When it was first announced that Marvel would be tackling the Inhumans within the Marvel Cinematic Universe, fans were excited at the prospects of seeing these characters brought to the big screen in a feature-length film.
Sadly, plans for the big screen adaptation fell through after Marvel removed the film from its slate. Although fans were disappointed to see the planned movie cancelled, it was given new life as Marvel’s newest television series.
Ever since they have officially joined the MCU thanks to appearances on Marvel’s Agents of S.H.I.E.L.D., some fans have compared the Inhumans to the X-Men. These comparisons were discussed because some fans view the Inhumans as Marvel’s substitute for mutants.
Recently, director Roel Reiné spoke with Independent about the new series. He spoke about the similarities that both the Inhumans and X-Men share:
Yes, for me and the showrunners. What’s really different is the X-Men are born with their special skills; they’re very problematic in the human race. With the Inhuman race, they get their skills in a special ceremony. They’re closed in their own society, which itself moves to the moon. For me, that’s the key difference: they have their own society.
Inhumans premiered their first two episodes in a special two-week engagement in IMAX theaters. Reiné spoke about working with the IMAX format:
“I wish I had the luxury of being able to demand we do stuff on film. I understand what Nolan’s trying to do; you see the texture on screen. I used to be a DP (cinematographer) on movies, and you could hear the film rattling in the camera. It was really rolling, which was familiar.
But with digital, you could work faster, and do more shots every day. Where Dunkirk had 70 shooting days, I had 20 days for Inhumans. For that amount of time, to do scope and big shots, digital cameras really help. I embrace that. Also, during the colour correction at the end of the process, especially when you’re in 4 or 6K, you can do so much and make it feel like film. It’s a pity that you have to make something looks like something else.”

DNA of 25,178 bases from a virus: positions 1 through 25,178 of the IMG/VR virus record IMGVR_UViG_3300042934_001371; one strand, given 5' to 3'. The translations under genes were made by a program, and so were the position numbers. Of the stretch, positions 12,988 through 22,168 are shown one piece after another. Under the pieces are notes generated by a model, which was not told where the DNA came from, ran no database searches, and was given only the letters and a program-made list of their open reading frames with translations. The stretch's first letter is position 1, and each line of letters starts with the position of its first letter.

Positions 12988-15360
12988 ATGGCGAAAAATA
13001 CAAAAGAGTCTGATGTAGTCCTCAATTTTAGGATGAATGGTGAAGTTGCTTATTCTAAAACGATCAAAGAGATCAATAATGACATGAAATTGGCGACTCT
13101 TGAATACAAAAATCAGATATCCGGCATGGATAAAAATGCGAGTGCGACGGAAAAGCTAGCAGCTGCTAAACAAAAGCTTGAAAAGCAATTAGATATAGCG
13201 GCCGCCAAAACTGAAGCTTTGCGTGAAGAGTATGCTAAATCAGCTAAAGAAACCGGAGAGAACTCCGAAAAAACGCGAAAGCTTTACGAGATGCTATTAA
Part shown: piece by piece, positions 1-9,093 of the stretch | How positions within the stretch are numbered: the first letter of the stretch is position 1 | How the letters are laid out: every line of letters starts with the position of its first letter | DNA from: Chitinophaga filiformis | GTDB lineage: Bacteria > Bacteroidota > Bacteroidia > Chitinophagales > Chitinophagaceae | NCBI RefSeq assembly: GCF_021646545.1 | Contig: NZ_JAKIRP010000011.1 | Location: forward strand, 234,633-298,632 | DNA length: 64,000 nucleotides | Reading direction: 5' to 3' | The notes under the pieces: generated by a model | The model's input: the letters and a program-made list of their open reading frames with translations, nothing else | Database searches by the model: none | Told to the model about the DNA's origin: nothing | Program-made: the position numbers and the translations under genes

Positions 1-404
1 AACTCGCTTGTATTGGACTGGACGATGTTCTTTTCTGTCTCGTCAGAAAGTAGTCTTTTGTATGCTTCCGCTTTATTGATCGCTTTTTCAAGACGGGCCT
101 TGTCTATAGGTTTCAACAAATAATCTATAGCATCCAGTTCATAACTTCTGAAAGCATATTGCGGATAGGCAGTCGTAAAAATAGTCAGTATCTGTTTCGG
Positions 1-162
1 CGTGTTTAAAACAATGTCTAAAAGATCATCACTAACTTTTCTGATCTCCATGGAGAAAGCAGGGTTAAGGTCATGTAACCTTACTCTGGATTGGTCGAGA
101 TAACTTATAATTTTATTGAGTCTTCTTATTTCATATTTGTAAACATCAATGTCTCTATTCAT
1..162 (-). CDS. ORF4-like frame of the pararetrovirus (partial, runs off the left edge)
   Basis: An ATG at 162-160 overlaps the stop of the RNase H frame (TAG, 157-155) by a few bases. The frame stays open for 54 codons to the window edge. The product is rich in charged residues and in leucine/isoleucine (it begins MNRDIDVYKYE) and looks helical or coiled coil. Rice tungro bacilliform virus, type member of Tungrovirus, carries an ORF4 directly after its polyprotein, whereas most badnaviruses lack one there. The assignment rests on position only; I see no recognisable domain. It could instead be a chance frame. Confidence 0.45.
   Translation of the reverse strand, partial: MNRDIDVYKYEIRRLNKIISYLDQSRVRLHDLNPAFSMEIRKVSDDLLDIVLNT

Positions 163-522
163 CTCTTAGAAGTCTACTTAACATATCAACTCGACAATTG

Here is the synopsis for Marvel’s Inhumans:
“After the Royal Family of Inhumans is splintered by a military coup, they barely escape to Hawaii where their surprising interactions with the lush world and humanity around them may prove to not only save them, but Earth itself.”
Marvel’s Inhumans stars Anson Mount as Black Bolt, Serinda Swan as Medusa, Iwan Rhoen as Maximus, Ken Leung as Karnak, Eme Ikwuakor as Gorgon, Isabelle Cornish as Crystal, Mike Moh as Triton, Sonya Balmores as Auran and Ellen Woglomas Louise.
The first two episodes are currently screening in IMAX theaters for two weeks.
Inhumans will then premiere September 29 at 8 p.m. ET/PT on ABC.
5 Reasons Marvel Legacy Is A Copy Of DC Rebirth
Now that Marvel’s Secret Empire is coming to a close, it’s time for Marvel Legacy to start. After years of never-ending events, Marvel is clearing the way for a back-to-basics approach focusing on some of their most classic characters. Initiatives in the past have led to lesser-known characters getting the spotlight in addition to shifting secret identities for some of Marvel’s core superheroes.
While Legacy certainly seems promising, there are a lot of similarities to DC’s re-branding efforts from last year, Rebirth. This isn’t the first time these companies have gone through re-brandings — hell, they’ve both even fully rebooted their lines in the past. After the commercial and critical success that has been DC Rebirth, it makes sense that the editors over at Disney/Marvel were paying attention. As Disney prepares to release Avengers: Infinity War onto the world, they’re doing everything they can to ensure their comics are keeping old and new fans excited.
Hit Next to find learn more about how Marvel Legacy copies DC Rebirth.